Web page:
Since a mistake lies at the foundation of the argument we have been considering, the argument manifestly is of no force. The end of baptism cannot be answered, unless there be an immersion of the believer ; hence immersion is essential to the validity of the ordinance. And hence we cannot regard as baptized, those who have not been immersed ; and not regarding them as baptized, Dr Griffin's own avowed principles will not permit us to unite with them at the Lord's table, even though we esteem them as Christians.
From this account of our opinion respecting baptism, it is man. ifest that it is viewed in very different lights by Baptists and by Pedobaptists. In our view, it sustains an intimate connexion with those events on which are suspended our dearest hopes, as candidates for immortality. So that when we think of the Lord Jesus as delivered for our offences, and as raised again for our justification, our thoughts naturally recur to the time when we were buried in baptism, when we voluntarily submitted to an act which publicly marked us as dead to sin, and which publicly sealed our avowal of obligation and our declaration of serious purpose to lead a holy life. And 0, what a reproof is a remembrance of that hour adapted to convey to our hearts ! Meditation on our having been baptized, suggests to our minds the fact that we have been buried with Christ by baptism into death, and the obligation that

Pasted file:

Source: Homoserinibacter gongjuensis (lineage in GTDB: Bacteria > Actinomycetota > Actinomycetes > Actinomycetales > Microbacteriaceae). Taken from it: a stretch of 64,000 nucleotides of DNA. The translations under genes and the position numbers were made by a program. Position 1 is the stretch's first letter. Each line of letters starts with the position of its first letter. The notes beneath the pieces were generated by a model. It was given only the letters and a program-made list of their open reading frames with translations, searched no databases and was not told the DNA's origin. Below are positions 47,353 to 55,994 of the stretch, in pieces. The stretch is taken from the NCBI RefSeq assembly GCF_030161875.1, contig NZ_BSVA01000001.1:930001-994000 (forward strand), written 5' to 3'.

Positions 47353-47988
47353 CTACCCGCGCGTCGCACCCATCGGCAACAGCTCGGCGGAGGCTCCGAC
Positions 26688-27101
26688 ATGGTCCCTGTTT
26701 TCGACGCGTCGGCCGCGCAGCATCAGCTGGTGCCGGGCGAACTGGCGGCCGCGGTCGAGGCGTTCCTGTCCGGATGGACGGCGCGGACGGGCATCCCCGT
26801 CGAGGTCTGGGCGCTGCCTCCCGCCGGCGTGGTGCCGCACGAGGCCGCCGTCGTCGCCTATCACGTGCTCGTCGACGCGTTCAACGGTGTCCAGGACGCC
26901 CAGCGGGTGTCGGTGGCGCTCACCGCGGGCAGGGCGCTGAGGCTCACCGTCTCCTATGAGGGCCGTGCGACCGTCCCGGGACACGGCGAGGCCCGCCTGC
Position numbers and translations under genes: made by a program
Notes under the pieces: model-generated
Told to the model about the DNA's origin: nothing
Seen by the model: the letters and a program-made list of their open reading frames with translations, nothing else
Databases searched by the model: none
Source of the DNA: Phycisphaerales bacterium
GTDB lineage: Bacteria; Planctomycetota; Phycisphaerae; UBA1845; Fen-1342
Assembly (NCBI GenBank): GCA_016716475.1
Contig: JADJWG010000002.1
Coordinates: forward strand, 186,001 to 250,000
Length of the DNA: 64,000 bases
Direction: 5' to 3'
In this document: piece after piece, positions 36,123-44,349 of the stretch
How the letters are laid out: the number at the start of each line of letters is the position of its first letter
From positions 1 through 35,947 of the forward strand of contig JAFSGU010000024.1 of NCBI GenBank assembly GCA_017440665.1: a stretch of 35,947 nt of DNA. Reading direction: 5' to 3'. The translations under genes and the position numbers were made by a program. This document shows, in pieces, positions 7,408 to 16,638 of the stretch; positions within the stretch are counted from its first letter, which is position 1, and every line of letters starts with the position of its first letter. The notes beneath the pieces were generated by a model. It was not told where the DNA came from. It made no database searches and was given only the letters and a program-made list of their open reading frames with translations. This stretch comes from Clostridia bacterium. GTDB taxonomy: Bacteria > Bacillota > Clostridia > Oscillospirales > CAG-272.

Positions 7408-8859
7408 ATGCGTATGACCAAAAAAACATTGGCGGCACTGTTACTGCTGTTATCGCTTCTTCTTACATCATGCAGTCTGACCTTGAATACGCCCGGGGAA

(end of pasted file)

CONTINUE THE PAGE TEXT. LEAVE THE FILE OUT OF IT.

like as Christ was raised up from the dead by the glory of the Father, even so we also should walk in newness of life.' Connecting baptism thus with the history of Christ, and with our obligations to be conformed to him, it cannot be surprising that we are always willing to converse respecting it, and that we desire all Christians to participate in correct views of it.
We mean not to intimate that those whose opinions differ from ours respecting this ordinance, connect with it no practical considerations. But many of the considerations which they connect with it are such as the Apostles did not present in connexion with baptism; and a part of those which the Apostles did connect with it they omit. When we think of this fact, we wonder not at the long continued controversy; for the reasonings on the opposite
sides proceed from materially different views, almost as if they had respect to disconnected subjects. The design of baptism should be the point in controversy. This design, in our opinion, is not the same as it is represented by Pedobaptists. How can the writer of this letter expect, then, that we should act according to the consequence which he draws from his opinion of the design? Let us all, in the first place, acknowledge the truth as to the scriptural design of baptism, -and we venture to promise that he and we will go hand in hand iu observing all things which the Lord has commanded his disciples.